The Friday Song Is On Tuesday
‘The Scottsboro Boys’ was angry and contentious when it appeared in 2010 – shockingly so as the real-life miscarriage of justice that wrecked (and indeed, took) the lives of nine young black men falsely accused of rape was one of the last collaborations between John Kander and Fred Ebb before the latter’s death.
The Scottsboro Boys were nine young black men, falsely accused of raping two white women. Convicted and facing execution, their case sparked international outrage and succeeded in both highlighting the racism inherent in the American legal system and in overturning the conviction.
What had happened was this; On March 25, 1931, nine unemployed young black men, illegally riding the rails and looking for work, were taken off a freight train at Scottsboro, Alabama and held on a minor charge. Local deputies found two white women and pressured them into accusing the youths of raping them on board the train. Within two weeks the Scottsboro Boys were convicted by an all-white jury without medical evidence (there was an appeal and a second trial, with the same result) and eight were sentenced to death, while the youngest, Leroy Wright, aged 13, was given life imprisonment.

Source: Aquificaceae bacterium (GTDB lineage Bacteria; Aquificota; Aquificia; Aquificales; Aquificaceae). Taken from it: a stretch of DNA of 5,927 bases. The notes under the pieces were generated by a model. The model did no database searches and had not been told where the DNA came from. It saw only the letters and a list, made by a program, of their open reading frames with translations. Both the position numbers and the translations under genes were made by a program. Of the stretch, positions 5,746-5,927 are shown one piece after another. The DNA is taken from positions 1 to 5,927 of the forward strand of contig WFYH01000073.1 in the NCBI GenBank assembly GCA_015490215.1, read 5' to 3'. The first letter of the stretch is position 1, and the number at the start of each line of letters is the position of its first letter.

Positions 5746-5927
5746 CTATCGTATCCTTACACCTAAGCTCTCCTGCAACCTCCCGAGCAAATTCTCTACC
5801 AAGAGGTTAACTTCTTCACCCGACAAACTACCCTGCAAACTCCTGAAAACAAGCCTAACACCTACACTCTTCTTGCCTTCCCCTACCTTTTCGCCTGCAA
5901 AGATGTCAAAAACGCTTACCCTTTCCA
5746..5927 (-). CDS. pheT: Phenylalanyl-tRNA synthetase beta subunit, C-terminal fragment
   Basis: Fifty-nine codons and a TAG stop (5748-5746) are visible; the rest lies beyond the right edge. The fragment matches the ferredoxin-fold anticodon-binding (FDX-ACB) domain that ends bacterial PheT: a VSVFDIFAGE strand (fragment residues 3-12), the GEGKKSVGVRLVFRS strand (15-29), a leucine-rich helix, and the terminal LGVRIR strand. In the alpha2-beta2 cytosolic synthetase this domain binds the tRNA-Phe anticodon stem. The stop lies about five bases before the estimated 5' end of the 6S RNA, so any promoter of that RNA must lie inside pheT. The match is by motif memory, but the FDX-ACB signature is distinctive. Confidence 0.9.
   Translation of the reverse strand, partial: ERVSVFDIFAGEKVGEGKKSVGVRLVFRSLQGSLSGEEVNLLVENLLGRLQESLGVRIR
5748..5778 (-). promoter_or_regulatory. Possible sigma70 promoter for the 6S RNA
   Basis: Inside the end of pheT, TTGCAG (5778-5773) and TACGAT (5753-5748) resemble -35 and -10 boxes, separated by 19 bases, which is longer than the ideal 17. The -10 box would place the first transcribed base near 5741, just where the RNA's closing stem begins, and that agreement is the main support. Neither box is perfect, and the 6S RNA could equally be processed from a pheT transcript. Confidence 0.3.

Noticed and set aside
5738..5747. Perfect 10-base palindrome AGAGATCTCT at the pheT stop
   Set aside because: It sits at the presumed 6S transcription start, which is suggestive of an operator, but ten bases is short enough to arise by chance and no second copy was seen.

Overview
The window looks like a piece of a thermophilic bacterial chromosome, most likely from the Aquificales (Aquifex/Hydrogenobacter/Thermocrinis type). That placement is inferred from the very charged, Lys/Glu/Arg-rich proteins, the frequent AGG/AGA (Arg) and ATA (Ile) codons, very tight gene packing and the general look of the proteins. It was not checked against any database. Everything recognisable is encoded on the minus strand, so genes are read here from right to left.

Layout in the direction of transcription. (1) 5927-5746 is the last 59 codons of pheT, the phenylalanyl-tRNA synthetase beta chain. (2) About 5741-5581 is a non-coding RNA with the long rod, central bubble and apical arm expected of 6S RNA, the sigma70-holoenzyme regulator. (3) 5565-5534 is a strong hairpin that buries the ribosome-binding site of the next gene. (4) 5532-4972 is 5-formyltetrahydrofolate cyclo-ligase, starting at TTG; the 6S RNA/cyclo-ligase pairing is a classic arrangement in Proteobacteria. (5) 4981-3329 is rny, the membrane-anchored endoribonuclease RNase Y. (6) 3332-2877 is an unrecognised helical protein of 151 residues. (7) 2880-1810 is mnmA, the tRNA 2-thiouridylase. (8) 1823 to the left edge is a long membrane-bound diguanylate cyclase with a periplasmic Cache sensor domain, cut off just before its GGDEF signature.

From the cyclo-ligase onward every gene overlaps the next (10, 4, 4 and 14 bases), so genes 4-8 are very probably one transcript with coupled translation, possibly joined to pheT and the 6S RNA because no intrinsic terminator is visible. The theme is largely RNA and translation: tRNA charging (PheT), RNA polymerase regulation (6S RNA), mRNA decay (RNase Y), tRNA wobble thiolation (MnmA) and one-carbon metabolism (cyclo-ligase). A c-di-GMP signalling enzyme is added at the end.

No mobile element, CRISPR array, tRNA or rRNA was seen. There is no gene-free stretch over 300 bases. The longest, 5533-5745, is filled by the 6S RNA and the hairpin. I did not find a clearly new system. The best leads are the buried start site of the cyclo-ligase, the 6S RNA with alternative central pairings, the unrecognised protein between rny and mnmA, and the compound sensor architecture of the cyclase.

Controversially, their defence was mounted by the American Communist Party. One of the women gave in and admitted that they had been pressured into testifying, and switched sides. The other was a hooker who subsequently avoided the limelight. All served time despite being innocent. One was shot while being escorted to prison. The last one was pardoned in 1976, over forty years after the outrage. Incredibly, the Alabama parole board only granted the last pardons for miscarriage of justice in 2013. The full story is here.
Like ‘Cabaret’, which presented the rise of fascism within a cabaret format, and ‘Chicago’, which did the same for true-life murderesses, Kander and Ebb used the format of a minstrel show to highlight the race issues, with jolly upbeat songs about rape and electric chairs. The racism continues; despite earning a phenomenal 12 Tony Awards nominations, the play failed to win any at all. The play had a long, successful run in London. Here’s a song from it.